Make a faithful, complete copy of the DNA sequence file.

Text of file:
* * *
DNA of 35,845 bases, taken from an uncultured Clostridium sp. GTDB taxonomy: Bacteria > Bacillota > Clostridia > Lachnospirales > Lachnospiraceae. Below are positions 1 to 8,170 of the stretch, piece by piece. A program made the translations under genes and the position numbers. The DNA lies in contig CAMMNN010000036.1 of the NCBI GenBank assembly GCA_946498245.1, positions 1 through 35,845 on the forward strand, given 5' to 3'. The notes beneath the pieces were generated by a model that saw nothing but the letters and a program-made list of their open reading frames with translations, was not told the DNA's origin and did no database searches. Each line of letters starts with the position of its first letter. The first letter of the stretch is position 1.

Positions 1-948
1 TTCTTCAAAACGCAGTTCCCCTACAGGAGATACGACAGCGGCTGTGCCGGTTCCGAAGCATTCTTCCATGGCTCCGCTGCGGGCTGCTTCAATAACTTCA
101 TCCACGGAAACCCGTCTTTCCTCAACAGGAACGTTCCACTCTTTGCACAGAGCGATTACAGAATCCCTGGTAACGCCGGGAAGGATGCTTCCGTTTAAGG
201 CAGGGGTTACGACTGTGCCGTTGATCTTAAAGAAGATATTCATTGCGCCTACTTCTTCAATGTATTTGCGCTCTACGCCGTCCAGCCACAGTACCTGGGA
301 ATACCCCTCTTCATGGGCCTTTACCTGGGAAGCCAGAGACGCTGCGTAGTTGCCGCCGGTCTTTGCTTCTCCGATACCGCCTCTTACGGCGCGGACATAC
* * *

DNA of 35,845 bases, taken from an uncultured Clostridium sp. GTDB taxonomy: Bacteria > Bacillota > Clostridia > Lachnospirales > Lachnospiraceae. Below are positions 1 to 8,170 of the stretch, piece by piece. A program made the translations under genes and the position numbers. The DNA lies in contig CAMMNN010000036.1 of the NCBI GenBank assembly GCA_946498245.1, positions 1 through 35,845 on the forward strand, given 5' to 3'. The notes beneath the pieces were generated by a model that saw nothing but the letters and a program-made list of their open reading frames with translations, was not told the DNA's origin and did no database searches. Each line of letters starts with the position of its first letter. The first letter of the stretch is position 1.

Positions 1-948
1 TTCTTCAAAACGCAGTTCCCCTACAGGAGATACGACAGCGGCTGTGCCGGTTCCGAAGCATTCTTCCATGGCTCCGCTGCGGGCTGCTTCAATAACTTCA
101 TCCACGGAAACCCGTCTTTCCTCAACAGGAACGTTCCACTCTTTGCACAGAGCGATTACAGAATCCCTGGTAACGCCGGGAAGGATGCTTCCGTTTAAGG
201 CAGGGGTTACGACTGTGCCGTTGATCTTAAAGAAGATATTCATTGCGCCTACTTCTTCAATGTATTTGCGCTCTACGCCGTCCAGCCACAGTACCTGGGA
301 ATACCCCTCTTCATGGGCCTTTACCTGGGAAGCCAGAGACGCTGCGTAGTTGCCGCCGGTCTTTGCTTCTCCGATACCGCCTCTTACGGCGCGGACATAC